Testicular Cancer Types, Symptoms, and Risks
What is Testicular Cancer?
Testicular cancer is a cancer that grows within the testes, organs in the male reproductive system that produce testosterone and sperm.
It's rare, affecting less than one percent of men during their lifetime. Doctors diagnose around 8,400 men per year.
Unlike many other cancers, testicular cancer is common in younger men. It's the leading cause of cancer in men between the ages of 15 and 34.
Testicular cancer — like any cancer — occurs when the body's cells reproduce for no reason. It's also capable of spreading throughout the body.
Cancer of the testes, however, is often treatable.
At UPMC Hillman Cancer Center, we offer the latest treatment options for men facing testicular cancer. Our experts work as a team to design a treatment program tailored to your unique needs.
We also provide risk reduction education and early detection services for many types of cancers.
Even if you've received testicular cancer screening or care at another center, UPMC Hillman Cancer Center has treatment options for you.
Types of Testicular Cancer
Several types of cancer can grow in the testicles, and can be either:
- Invasive — meaning the cancer can spread.
- Non-invasive (or “carcinoma in situ”) — meaning it does not spread.
Almost all cancer occurring in the testicles is one of two types of germ cell cancer. Germ cells are the cells involved in making sperm.
The two most common types of germ cell cancer are:
- Seminoma — the “classic” seminoma is the most common. It affects younger adults. The rare “spermatocytic” seminoma affects older men and is less likely to spread. Both types of seminomas grow slowly.
- Non-seminoma — this type of germ cell cancer is most common in teens and younger men.
There are four types of non-seminoma germ cell cancers:
- Embryonal carcinoma is invasive and grows quickly.
- Yolk sac carcinoma occurs mostly in infants and responds well to treatment.
- Choriocarcinoma is often invasive and spreads quickly.
- Teratoma — mature teratomas are unlikely to spread and respond well to treatment. Immature teratomas are often invasive and likely to spread. teratomas with somatic-type malignancy contain cancer cells that normally would not appear as testicular cancer and are more difficult to treat.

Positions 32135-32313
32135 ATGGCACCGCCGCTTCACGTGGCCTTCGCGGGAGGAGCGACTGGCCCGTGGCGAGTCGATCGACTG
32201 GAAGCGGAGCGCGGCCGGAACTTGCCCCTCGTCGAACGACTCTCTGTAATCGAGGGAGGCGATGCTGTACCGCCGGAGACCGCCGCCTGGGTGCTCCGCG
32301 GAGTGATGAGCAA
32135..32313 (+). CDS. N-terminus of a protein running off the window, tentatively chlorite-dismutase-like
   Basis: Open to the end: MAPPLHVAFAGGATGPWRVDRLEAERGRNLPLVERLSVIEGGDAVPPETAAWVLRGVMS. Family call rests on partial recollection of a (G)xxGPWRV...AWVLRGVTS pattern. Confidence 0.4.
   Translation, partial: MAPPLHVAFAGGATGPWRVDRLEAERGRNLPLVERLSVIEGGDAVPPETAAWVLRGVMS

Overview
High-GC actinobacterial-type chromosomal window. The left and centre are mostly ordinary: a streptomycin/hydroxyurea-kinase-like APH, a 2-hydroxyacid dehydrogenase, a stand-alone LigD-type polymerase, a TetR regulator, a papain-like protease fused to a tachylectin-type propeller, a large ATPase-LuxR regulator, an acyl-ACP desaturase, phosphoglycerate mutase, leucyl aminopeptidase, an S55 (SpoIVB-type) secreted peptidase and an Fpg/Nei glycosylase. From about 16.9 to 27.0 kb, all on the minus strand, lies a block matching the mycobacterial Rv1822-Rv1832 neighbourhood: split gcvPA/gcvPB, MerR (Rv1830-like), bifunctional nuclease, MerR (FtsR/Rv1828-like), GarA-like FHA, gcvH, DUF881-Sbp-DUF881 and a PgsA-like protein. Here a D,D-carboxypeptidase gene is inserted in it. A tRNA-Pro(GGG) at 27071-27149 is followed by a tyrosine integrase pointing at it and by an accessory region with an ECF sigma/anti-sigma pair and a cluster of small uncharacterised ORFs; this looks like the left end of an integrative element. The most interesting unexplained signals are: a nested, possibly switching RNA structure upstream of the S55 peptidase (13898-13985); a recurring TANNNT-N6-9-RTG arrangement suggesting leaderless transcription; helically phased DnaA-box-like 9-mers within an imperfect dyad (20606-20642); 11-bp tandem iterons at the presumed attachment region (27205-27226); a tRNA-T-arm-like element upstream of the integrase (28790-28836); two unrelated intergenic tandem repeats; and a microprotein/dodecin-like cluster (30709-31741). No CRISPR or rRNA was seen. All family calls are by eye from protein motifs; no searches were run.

Other types of cancer — secondary cancers — can affect the testicles. These cancers begin somewhere else in the body and spread to other organs, including the testicles.
Signs and Symptoms of Testicular Cancer
- Often, the earliest sign is a lump on one of the testicles. The lump is almost always painless, but the testicle can swell.
- Some men have pain or dull aching in the lower abdomen.
- A rare sign of cancer of the testes is breast growth in adult men or early signs of puberty in young boys.
As testicular cancer spreads, it can cause pain around lymph nodes — often in the lower back or groin.
Further spreading may cause symptoms in other parts of the body, such as:
- Swelling of the liver.
- Shortness of breath.
Call your doctor if you have any of these symptoms.
Pain — especially severe pain — in the testicles can be an emergency or a sign of other health problems. You should always have a doctor evaluate testicle pain as soon as possible.
Testicular Cancer Risk Factors
Although the exact cause of testicular cancer is unknown, certain factors can increase risk of this disease.
Having a risk factor doesn't mean that you will get a certain type of cancer.
However, men with cancer of the testes tend to have one or more of these risk factors:
Stages of Testicular Cancer
In its early stages, cancer of the testes has not spread.
Diagnosis of testicular cancer involves the assignment of stages.
These stages tell your doctor where the cancer is and how much it has spread:
- T for tumor, which confirms whether the cancer is only in the testicle.
- N for nodes, which indicates if the cancer has spread to lymph nodes located near the testes.
- M for metastatic, which shows whether the cancer has spread to other parts of the body.
Each letter also receives a number or other letters. The higher the number, the more severe the diagnosis.
Contact Us About Urologic Cancer Care
To learn more about urologic cancer care or to make an appointment, you can:
- Call 412-647-2811
- Contact a UPMC Hillman Cancer Center near you.